Ever since Medium launched, I was intrigued by the idea of a blog platform that wasn’t centered on one’s own profile. At first, it wasn’t something that appealed to me – why would I want to write somewhere that didn’t inherently grow my own audience? As I saw more and more written here, a change started to occur in my thinking.
The basis of my friction with Medium was in my own ego.
On the internet, we’re constantly surrounded with and barraged by things that can boost or damage our ego, though mostly just things to bolster. With or without realizing it, we’re seeking out more followers, more likes, more comments, more page views, etc. etc. etc. to feed our ego. So with Medium, where there isn’t a public display of follower count (or at all), public likes on content, etc., the things that would face externally and ultimately stroke ego are missing. But my turning point in opinion is when I realized that’s actually the primary benefit of the platform.
This week I published my first work on Medium. It was a very personal story of a private struggle that ended up with a happy ending —something that wouldn’t quite fit on my current blog. Starting to type up the post, I noticed that everything that would normally impact my decisions within the post faded away and only the story remained. Aside from choosing a category, I didn’t associate any tags, nor did I hyper-optimize the URL for the greatest SEO benefit. Instead, I just put my thoughts into words on a screen in a very minimalist interface.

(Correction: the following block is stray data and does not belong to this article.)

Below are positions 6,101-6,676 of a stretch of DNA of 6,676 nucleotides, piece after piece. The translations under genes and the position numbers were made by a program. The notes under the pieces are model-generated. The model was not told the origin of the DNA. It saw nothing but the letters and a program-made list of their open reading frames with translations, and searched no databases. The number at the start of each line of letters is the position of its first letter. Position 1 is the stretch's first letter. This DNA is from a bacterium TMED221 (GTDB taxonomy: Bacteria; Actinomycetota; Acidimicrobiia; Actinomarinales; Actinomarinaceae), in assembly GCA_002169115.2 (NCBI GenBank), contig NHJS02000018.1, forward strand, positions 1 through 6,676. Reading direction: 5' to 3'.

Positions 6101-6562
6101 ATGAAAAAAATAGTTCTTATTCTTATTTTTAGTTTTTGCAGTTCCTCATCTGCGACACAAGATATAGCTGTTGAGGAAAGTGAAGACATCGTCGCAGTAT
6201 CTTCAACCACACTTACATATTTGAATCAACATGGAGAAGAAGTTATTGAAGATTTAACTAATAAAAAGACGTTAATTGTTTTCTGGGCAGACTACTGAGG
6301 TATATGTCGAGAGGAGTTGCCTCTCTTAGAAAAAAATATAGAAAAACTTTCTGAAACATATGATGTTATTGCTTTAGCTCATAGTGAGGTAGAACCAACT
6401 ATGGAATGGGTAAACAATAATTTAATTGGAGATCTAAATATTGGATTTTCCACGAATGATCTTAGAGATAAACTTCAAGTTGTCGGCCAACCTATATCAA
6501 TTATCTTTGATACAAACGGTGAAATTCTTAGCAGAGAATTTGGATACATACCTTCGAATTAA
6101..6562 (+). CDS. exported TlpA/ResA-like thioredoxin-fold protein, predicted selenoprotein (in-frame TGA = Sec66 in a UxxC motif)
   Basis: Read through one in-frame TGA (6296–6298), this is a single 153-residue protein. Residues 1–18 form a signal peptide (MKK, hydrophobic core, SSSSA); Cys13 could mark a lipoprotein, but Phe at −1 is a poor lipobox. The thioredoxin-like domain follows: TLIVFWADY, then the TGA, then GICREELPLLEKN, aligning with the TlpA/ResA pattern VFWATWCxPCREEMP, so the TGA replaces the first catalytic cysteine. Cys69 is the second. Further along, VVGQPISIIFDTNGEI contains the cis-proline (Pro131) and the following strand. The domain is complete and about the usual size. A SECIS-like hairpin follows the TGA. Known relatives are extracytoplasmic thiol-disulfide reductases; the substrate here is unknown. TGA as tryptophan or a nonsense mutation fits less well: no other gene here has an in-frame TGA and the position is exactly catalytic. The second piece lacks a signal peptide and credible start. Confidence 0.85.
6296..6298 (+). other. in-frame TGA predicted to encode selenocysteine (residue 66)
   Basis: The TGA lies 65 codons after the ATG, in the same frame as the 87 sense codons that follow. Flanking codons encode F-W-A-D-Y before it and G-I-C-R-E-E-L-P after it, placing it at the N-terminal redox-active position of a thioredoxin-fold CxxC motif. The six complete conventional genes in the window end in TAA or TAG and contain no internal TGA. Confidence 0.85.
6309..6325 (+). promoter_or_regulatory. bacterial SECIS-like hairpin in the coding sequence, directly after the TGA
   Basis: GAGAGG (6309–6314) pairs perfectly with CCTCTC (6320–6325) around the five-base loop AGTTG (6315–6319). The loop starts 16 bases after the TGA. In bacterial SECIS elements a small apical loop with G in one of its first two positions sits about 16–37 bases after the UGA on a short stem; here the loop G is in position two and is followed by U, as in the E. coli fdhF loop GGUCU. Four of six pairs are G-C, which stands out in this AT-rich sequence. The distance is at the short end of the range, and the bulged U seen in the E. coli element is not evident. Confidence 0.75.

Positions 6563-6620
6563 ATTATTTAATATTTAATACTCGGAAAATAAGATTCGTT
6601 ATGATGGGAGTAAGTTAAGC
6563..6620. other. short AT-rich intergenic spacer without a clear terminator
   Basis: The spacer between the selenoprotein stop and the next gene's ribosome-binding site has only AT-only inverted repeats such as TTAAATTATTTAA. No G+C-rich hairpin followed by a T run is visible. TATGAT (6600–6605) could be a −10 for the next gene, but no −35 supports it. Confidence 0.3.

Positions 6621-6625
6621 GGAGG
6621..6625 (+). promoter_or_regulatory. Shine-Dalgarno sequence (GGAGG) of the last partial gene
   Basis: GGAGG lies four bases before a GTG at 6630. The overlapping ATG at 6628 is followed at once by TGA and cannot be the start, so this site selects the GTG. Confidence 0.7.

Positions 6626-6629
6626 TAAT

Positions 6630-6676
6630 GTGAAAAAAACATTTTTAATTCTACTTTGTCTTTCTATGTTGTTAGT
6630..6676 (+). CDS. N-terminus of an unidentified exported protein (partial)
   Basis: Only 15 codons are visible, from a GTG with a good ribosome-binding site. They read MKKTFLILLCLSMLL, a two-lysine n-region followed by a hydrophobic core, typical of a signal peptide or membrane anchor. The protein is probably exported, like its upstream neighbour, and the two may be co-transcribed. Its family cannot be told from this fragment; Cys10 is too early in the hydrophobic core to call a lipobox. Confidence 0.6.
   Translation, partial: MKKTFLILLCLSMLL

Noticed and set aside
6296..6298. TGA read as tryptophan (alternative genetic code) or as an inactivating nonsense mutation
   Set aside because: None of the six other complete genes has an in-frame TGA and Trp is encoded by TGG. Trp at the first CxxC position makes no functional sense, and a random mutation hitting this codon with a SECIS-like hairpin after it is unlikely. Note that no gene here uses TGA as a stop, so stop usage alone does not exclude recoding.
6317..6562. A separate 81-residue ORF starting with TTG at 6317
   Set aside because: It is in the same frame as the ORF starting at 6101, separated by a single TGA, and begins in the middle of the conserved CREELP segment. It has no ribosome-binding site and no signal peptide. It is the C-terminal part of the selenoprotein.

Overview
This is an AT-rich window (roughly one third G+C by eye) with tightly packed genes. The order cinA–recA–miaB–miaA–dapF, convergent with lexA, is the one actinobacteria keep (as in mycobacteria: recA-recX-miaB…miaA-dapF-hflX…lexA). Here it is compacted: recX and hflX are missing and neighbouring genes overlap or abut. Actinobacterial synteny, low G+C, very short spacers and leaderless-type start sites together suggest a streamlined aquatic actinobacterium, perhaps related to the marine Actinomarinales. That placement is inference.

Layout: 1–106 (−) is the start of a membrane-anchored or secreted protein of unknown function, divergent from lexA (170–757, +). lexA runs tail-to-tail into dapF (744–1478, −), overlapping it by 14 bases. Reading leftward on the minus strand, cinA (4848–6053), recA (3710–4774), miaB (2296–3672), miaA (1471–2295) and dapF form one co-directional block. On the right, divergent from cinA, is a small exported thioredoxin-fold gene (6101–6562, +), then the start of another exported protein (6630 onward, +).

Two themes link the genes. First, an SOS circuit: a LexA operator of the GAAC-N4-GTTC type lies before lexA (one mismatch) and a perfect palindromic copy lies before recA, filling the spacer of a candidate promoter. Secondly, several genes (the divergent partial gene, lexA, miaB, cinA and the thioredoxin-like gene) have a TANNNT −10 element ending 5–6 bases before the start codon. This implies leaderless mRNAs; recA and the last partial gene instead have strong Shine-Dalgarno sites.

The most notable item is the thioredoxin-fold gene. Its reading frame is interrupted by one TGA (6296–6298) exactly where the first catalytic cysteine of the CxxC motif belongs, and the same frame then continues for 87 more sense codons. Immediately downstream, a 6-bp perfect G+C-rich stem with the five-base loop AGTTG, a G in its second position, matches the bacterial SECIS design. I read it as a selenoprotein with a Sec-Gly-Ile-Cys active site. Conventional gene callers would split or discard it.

After publishing the piece, I was curious how it would be received, but for the first time I didn’t particularly care just how widespread it would go. Some recommendations of my piece by people using Medium began to flow in, and I could see some of those stats behind the scenes. But the number of recommendations was hidden to the public view. Alongside my photograph, which was the only part of the page that connected my work with my identity, there wasn’t a follower or subscriber count. Because none of that matters when you’re telling stories.
Medium is a level playing field for storytellers.
Aside from the recommendations on the home page of the site, the hierarchy is flat. I am no more, or less important than anyone else on the platform, and that matters in a big way. We’re free to tell our stories how we so choose, without the burden of the desire to stroke an ego. The best medicine for those who are constantly seeking that ego boost is that it’s not even possible with the platform — something incredibly refreshing.
This is when I realized that Medium is less a blogging platform, where ego plays a powerful role, and more so a publishing platform where the stories shine brighter than those telling them. I hope as the platform grows and the product evolves, it stays true to its ego-less beginnings.